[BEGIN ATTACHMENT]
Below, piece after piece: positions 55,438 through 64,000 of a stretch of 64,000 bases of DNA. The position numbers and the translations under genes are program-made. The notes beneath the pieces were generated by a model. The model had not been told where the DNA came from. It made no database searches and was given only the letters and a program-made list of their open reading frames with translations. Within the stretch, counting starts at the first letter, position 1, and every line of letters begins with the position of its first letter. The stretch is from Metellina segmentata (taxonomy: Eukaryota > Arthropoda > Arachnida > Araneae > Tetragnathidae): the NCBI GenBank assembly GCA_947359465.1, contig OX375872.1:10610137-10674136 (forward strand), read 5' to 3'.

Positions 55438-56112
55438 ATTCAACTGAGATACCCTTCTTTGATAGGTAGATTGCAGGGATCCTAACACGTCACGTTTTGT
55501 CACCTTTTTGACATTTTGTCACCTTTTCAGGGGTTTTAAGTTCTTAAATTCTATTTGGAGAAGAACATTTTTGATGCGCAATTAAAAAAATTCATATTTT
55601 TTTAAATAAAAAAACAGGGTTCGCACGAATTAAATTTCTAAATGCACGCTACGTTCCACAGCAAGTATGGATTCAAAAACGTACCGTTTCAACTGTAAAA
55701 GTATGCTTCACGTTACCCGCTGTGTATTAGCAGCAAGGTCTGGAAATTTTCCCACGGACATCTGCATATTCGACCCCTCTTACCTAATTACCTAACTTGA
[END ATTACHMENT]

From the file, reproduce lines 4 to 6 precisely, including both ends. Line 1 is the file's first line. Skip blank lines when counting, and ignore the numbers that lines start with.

55501 CACCTTTTTGACATTTTGTCACCTTTTCAGGGGTTTTAAGTTCTTAAATTCTATTTGGAGAAGAACATTTTTGATGCGCAATTAAAAAAATTCATATTTT
55601 TTTAAATAAAAAAACAGGGTTCGCACGAATTAAATTTCTAAATGCACGCTACGTTCCACAGCAAGTATGGATTCAAAAACGTACCGTTTCAACTGTAAAA
55701 GTATGCTTCACGTTACCCGCTGTGTATTAGCAGCAAGGTCTGGAAATTTTCCCACGGACATCTGCATATTCGACCCCTCTTACCTAATTACCTAACTTGA